Why seminars can sometimes be frustrating
Have you ever sat in a seminar and felt like an alien?
I’m sure we have all experienced at least one seminar at some point in our university career which we did not enjoy. Here are a few of the factors that can make a seminar a frustrating experience.
Fighting to contribute
You get through semester one in your first year, where no one spoke except the lecturer, to semester two where people are fighting to contribute. Have you noticed it is always the same people? They dominate the classroom by being the first person to tell the lecturer what they want to hear. Some call it regurgitating facts; others call it teaching your grandmother to suck eggs. These people don’t want to have a conversation about the text; they want to confirm to the lecturer that they know what they are talking about and boost their own egos in the process. In one moment you realise you have nothing in common with them. What happened to creative thought? Individualism… It’s almost as if they have been brainwashed by critics and contribute to confirm that the brainwashing has worked. A girl sitting in the far corner relentlessly puts her hand up to be heard, but instead the lecturer calls out the same name, the person who is loudest and regurgitates Spark Notes. It becomes a game to see who can collect the most brownie points. It gets to the point where you decide to sit back and let them fight it out.
Being spoon fed information
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People do Bachelor of Arts degrees because they want to express themselves creatively, but at times it can feel like we’re being spoon-fed information. You make a contribution to hear that they don’t specifically say that in the text, but hold on, you haven’t explained your logic. The lecturer will express their interpretation of a period or a text but explain it like, that is what it is; in other words, that is what you are expected to write in your essay. We are being spoon fed interpretations of texts, the lecturer’s interpretation is the correct one. The notion of there is no right or wrong way to interpret a text has been thrown in the dustbin. It started in secondary educational institutions where teachers spoon feed students what to put in exams. This process of spoon feeding programs people to become like robots and drains creativity. University should be the opposite of that. University is about finding your own unique voice, challenging academics who think they know it all, finding out about concepts and subjects you knew nothing about before. Above all, it is about reading a text through your eyes. Finding your interpretation of a text, which will be individually and amazingly all you. Interpretations are like fingerprints.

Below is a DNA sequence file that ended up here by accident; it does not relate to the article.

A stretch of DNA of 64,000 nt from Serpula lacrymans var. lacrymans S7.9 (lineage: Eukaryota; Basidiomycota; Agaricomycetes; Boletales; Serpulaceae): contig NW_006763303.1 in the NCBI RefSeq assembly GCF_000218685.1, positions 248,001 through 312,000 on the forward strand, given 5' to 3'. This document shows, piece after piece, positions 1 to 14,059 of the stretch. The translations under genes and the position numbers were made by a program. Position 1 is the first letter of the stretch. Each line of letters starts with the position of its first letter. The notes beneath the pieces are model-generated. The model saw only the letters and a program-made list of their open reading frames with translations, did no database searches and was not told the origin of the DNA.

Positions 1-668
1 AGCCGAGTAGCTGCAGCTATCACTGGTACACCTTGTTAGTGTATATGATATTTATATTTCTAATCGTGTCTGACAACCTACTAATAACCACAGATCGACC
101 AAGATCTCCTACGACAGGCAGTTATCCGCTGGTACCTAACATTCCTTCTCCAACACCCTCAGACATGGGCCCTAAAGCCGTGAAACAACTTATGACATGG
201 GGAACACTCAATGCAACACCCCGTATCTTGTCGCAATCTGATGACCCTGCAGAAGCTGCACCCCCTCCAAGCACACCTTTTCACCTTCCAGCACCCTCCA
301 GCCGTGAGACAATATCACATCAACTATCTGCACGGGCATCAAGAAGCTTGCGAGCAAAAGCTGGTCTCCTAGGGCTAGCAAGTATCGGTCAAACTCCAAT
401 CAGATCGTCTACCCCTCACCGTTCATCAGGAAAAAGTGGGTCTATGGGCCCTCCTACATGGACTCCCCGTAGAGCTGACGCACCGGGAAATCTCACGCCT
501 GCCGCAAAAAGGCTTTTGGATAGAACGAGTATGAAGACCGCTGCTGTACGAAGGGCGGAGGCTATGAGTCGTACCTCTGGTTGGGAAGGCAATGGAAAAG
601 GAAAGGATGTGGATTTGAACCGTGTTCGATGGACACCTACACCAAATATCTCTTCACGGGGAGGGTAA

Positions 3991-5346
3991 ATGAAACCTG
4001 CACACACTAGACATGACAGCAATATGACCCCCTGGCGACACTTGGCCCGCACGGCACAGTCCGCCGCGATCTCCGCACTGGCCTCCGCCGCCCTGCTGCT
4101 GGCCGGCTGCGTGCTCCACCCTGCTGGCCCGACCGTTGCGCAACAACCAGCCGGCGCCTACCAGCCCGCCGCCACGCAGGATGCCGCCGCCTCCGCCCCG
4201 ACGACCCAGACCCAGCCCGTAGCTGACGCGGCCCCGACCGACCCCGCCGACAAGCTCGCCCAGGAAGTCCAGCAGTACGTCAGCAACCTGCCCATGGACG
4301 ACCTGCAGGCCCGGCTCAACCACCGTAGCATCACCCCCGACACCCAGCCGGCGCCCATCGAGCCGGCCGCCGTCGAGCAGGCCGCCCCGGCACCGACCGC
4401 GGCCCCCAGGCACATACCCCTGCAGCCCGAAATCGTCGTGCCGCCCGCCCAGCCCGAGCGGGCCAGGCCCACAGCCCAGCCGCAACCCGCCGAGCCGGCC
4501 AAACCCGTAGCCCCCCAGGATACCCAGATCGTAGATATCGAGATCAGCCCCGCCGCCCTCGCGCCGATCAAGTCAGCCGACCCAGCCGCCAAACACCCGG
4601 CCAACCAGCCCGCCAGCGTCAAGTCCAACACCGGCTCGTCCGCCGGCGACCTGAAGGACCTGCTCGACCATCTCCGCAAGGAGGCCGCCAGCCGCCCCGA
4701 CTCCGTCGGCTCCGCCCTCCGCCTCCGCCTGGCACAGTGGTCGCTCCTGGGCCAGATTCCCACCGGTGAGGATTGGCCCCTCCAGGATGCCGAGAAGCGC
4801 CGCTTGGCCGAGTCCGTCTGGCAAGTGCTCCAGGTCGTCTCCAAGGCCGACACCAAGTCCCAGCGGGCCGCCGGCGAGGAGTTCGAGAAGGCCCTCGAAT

Is it one of those seminars where nothing has been achieved? The lecturer spent hours talking and it was as if the lecture was being repeated. You get a seminar handout to do on your own, but the questions are too complicated for the time you have to complete them in. You did not get a chance to finish reading the novel set because you are a slow reader and could not finish it in one week, or you could not get a copy of the text from the library and have no money to buy it. No one else, except you and one other, has read the text because they admit they could not be bothered, therefore, the lecturer says they are not allowed to go through a text you stayed up until 2 am every day to finish reading in time. You prepare yourself for the seminar by doing the Moodle activities set for that week, then the lecturer turns up and decides to do something else. Even though you spent hours analysing a poem as a pre-session task… Frustrating to say the least.
However, not all seminars are frustrating. I am sure we have all experienced lots of seminars which have been productive, helpful, thought-provoking and positive. According to academic staff, results are linked to attendance. Students who attend university regularly are engaged, receiving support from lectures and seminars and keeping motivated. Sitting in a lecture or seminar can be an inspiring and fascinating experience because the academics who speak are passionate and incredibly knowledgeable about the subject. Make the most of your university experience and the £9000+ tuition fee you are paying, by attending as many seminars and lectures as you can. No matter how frustrating it can be at times, it can only get better.